By Bill Gallagher
“Fahrenheit 9/11,” from the once entertaining but now just mean-spirited Michael Moore, has to
be the longest negative political ad ever produced.
The only difference between this and all the other attack ads, besides its two-hour length, is that
people will pay to see “Fahrenheit 9/11.” A lot of people, no doubt. Possibly more people than
have ever paid to see a movie classified as a documentary.
What they’ll get when they see it is Moore’s polished attempt to shape the debate over President
Bush’s policies—especially in Iraq. He employs a technique I’ll call political impressionism.
This is a movie, not a book, so facts, anecdotes and accusations fly by 24 frames a second before
they can be nailed down and scrutinized. So we’re left (at least until the DVD is released) with
impressions. And impressions, as the best political ad people know, can be much more
persuasive than facts.
The main impression Moore tries to convey here is that President Bush’s victory was bogus, that
he’s devious, a bit of a dunce, and a high-placed protector of his dad’s wealthy Saudi buddies.
Now those who already believe those things to be true will love this movie. Those who support
the president, in the unlikely event they bother to see “Fahrenheit 9/11,” will hate it.
The president’s father has already weighed in with his opinion, without having seen it. He calls
Moore a “slimeball.”
Not residing in either camp, and having once played a small but significant role in Moore’s
movie “The Big One” (more on that later), I offer this: Michael Moore has lost his touch. He’s
too heavy-handed here. I left the screening feeling like I’d just sat through two hours of anti-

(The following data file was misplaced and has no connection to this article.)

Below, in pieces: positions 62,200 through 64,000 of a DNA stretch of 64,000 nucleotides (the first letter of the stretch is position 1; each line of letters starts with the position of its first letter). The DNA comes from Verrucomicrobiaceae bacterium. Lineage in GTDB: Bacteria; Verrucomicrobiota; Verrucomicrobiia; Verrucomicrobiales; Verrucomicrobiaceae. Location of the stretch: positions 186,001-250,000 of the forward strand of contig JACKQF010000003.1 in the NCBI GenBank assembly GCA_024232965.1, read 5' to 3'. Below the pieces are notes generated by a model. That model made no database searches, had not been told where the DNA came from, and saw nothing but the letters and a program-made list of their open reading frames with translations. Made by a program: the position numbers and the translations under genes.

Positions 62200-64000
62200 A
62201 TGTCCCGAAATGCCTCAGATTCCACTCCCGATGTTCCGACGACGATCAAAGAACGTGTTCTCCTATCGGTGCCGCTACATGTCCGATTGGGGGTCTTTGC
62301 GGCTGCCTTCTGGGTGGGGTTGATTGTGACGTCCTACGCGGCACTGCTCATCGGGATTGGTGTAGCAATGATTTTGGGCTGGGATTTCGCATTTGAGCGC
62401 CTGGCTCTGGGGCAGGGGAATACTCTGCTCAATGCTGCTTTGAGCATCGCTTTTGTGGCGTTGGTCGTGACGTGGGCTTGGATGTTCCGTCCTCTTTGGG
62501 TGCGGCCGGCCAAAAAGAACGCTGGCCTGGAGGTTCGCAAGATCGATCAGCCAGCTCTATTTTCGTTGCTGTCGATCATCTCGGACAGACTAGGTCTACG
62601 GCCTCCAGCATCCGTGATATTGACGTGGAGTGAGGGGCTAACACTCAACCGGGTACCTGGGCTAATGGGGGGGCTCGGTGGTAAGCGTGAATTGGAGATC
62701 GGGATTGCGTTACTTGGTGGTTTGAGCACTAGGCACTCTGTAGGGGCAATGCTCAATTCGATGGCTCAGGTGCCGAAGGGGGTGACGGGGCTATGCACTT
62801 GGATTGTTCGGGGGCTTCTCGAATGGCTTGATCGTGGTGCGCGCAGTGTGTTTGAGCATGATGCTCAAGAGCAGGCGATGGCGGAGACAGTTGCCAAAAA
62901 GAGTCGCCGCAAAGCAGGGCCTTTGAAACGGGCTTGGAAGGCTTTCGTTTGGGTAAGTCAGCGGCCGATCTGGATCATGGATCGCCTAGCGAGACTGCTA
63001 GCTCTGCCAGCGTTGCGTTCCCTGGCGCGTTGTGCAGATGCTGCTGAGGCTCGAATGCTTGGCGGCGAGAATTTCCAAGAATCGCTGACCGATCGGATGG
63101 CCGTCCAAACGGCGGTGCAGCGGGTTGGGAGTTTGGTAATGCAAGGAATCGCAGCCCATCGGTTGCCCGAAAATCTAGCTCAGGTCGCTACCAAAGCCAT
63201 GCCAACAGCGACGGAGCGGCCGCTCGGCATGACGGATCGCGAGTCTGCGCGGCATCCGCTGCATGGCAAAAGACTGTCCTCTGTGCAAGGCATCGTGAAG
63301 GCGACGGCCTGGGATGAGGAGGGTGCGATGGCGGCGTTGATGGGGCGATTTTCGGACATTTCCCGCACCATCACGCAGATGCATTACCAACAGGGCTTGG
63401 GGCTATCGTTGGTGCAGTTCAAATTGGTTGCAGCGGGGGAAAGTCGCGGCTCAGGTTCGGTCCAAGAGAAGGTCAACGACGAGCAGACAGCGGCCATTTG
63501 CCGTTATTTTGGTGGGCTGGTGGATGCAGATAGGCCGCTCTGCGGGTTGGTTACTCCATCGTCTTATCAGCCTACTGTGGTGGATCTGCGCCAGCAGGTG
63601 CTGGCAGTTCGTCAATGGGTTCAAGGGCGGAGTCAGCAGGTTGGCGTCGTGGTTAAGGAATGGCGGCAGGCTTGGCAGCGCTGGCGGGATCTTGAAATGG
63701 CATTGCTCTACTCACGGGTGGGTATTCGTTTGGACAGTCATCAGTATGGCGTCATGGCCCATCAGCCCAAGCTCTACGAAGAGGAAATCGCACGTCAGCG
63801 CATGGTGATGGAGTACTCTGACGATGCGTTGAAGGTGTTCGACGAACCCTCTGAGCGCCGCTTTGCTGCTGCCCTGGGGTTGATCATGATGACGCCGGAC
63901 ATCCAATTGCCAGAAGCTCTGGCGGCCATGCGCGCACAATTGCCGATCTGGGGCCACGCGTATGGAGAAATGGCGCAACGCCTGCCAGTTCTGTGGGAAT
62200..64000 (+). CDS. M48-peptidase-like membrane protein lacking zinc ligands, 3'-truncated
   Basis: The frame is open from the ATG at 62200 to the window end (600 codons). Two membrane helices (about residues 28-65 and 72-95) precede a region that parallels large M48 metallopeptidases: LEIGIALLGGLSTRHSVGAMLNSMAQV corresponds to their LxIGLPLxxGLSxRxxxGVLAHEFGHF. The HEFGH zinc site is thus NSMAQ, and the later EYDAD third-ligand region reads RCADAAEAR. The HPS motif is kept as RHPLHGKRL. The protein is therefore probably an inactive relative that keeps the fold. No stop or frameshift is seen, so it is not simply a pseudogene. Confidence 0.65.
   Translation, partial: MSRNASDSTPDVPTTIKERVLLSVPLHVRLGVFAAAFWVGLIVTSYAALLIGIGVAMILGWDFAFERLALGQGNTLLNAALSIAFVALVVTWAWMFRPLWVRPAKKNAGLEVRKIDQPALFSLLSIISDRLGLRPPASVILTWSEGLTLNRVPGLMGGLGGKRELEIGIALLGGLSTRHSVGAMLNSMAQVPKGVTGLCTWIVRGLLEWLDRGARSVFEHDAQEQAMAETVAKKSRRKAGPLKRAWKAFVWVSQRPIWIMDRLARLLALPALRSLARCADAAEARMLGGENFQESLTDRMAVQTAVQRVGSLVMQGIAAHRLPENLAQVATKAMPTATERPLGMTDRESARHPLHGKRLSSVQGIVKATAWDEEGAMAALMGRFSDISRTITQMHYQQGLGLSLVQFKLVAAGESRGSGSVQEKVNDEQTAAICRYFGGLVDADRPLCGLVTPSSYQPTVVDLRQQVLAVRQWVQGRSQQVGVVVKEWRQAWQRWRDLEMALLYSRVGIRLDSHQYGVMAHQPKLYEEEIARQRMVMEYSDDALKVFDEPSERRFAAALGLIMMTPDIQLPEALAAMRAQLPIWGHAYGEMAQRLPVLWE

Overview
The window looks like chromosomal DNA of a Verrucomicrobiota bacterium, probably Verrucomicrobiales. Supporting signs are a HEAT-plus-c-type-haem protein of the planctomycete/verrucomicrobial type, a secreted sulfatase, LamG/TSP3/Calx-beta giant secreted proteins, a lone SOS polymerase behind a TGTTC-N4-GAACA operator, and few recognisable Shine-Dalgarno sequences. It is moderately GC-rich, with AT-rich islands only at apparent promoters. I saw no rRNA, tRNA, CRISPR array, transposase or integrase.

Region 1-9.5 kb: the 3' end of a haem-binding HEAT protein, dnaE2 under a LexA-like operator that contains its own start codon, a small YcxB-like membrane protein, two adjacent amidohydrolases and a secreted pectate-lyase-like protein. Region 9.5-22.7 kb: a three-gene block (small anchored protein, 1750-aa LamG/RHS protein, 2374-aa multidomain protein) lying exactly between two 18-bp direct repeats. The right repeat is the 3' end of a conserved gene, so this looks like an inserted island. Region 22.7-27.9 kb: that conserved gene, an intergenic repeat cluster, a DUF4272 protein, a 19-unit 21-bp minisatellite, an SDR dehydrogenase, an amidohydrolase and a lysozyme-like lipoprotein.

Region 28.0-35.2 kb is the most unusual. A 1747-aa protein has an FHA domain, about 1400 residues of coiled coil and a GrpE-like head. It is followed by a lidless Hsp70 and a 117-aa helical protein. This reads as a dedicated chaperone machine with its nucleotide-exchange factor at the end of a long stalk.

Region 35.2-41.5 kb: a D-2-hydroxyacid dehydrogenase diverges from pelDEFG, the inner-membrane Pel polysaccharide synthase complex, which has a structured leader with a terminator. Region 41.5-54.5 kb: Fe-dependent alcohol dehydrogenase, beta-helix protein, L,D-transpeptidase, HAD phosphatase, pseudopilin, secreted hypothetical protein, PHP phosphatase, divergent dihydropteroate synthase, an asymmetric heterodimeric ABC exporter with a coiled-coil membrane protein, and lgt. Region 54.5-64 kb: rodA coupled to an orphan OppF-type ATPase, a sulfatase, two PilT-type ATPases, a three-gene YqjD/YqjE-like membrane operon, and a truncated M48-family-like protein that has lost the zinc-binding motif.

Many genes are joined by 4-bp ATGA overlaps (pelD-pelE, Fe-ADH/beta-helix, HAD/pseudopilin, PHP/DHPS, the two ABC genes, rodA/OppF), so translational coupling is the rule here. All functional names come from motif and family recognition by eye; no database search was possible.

Bush indoctrination. He’s telling me what to think and how to feel about this administration as
opposed to telling me what he thinks and how he feels about same, and allowing me to decide for
He shows as little regard for critical thinking skills as the shrillest right-wing radio talk show
hosts. Sure, some segments of “Fahrenheit 9/11” are amusing, but most of it is manipulative at
best, vicious at its worst.
At one point early on Moore suggests that among the thoughts that crossed the president’s mind
after being told of the second plane crashing into the World Trade Center tower were concerns
about how his Saudi business buddies would get out of the country. And if that’s not enough to
convey his low opinion of where the president’s true loyalties lie, Moore later suggests that when
Bush wakes up at the White House he worries about what’s best for rich Saudis rather than
what’s best for Americans. Now who really thinks that’s the case? Michael Moore? I truly doubt
it. But in the contemporary “say anything” political climate, what the hell.